Research Reveals Melanoma To Be More Deadly In Black Men

Research Reveals Melanoma To Be More Deadly In Black Men

A new study suggests that Black men are 26% more likely to die from melanoma, a type of skin cancer that more commonly affects their white peers.

According to The Washington Post, researchers have long known melanoma to affect the male population in larger numbers than the female population; however, new data that focuses more keenly on race has revealed more accurate results. “I think this is significant,” said Ali Hendi, a specialist in skin cancer surgery who was not involved in the research. “This study doesn’t give us the answer as to why, but it sheds light on the numbers.”

Over 200,000 men participated in the research, and only 2.5% were Black; however, their mortality rate was significantly higher.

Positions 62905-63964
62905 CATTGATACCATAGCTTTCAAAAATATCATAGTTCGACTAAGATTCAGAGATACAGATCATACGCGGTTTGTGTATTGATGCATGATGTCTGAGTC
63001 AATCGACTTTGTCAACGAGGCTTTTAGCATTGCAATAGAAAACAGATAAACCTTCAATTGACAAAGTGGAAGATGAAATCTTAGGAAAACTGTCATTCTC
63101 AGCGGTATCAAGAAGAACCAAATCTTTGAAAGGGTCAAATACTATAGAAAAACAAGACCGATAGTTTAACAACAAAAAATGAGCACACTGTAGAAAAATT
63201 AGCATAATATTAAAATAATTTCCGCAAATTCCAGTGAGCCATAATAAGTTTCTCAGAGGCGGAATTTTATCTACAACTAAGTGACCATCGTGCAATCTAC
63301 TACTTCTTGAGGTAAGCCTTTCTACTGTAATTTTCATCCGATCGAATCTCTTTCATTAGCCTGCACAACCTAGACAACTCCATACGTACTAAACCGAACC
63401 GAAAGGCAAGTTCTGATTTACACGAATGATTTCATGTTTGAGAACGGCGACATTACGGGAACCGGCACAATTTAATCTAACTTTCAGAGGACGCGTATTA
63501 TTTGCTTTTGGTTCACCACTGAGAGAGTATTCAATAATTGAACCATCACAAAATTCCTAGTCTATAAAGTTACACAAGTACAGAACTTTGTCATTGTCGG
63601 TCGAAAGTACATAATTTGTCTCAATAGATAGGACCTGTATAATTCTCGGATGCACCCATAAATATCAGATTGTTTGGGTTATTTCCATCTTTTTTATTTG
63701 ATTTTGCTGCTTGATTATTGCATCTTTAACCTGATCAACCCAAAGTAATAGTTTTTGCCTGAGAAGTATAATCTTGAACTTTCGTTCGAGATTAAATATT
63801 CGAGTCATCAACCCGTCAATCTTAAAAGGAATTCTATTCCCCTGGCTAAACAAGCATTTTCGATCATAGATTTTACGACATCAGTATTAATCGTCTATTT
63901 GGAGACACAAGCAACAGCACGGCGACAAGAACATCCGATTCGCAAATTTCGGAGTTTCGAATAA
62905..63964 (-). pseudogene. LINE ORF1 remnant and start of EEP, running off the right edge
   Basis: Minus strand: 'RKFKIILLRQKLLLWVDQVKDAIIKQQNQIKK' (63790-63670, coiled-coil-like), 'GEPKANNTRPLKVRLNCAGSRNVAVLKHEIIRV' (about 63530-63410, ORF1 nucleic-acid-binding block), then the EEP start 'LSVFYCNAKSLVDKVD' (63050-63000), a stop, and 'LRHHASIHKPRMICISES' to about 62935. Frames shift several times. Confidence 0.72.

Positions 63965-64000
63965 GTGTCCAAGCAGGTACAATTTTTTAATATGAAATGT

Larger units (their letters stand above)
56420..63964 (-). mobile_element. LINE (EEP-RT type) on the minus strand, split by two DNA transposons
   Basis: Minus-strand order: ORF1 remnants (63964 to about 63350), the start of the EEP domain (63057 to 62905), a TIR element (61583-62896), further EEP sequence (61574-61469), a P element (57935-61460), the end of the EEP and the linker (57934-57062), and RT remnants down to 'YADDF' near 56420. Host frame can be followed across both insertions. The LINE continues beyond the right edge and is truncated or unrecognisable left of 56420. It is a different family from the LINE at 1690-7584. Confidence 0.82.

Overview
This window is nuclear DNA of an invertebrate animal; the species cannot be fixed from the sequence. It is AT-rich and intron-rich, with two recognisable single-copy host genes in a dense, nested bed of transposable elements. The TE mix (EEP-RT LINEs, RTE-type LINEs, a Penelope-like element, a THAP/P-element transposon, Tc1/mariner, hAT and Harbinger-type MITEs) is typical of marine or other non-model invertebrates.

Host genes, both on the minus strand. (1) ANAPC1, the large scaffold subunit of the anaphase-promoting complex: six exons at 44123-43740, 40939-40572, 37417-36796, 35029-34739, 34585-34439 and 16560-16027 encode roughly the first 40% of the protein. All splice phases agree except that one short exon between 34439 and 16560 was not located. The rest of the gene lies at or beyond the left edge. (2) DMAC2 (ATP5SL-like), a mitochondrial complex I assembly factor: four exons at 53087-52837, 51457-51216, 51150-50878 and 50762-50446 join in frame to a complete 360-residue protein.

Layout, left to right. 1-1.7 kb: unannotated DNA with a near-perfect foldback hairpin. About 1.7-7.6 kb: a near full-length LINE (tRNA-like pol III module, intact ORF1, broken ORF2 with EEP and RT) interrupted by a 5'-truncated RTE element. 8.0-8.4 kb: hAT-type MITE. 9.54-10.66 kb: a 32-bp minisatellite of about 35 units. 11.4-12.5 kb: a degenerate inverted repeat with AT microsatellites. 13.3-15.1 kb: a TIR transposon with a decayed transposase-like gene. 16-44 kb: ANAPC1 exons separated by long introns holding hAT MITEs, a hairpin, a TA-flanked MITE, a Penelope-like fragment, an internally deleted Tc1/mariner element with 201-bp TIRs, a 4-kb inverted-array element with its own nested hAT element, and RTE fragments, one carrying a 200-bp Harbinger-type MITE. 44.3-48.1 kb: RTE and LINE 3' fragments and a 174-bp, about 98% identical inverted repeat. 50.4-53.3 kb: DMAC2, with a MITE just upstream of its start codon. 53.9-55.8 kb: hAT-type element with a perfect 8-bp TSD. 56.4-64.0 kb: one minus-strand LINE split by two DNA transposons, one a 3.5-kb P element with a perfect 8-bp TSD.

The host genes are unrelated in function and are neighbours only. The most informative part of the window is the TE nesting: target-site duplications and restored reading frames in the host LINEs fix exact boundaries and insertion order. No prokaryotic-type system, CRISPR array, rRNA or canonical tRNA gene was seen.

Among contributing factors is a late diagnosis in Black men, who are more likely to show signs of the disease in unexpected places such as fingernails and the bottoms of their feet. Black patients in the study seemed to show more immediate symptoms of melanoma in their lower extremities. According to The Washington Post, data published in the Journal of the American Academy of Dermatology reveals that 48.6% of Black men receive late diagnoses compared to 21.1% of white men. More advanced stages of the disease are significantly harder to treat. If detected earlier, the five-year survival rate for melanoma is 99%. Once the disease has begun to spread throughout the body, that number decreases by over half. Seventy-five percent of white men live five or more years past their diagnosis, while only about 50% of Black men have a similar survival rate.

This is the latest research to drive home the importance of including factors like race and socioeconomic status in studies about common infectious diseases. Experts have begun to take a closer look at these factors in cases of breast cancer, heart conditions, early onset dementia, and Alzheimer’s disease.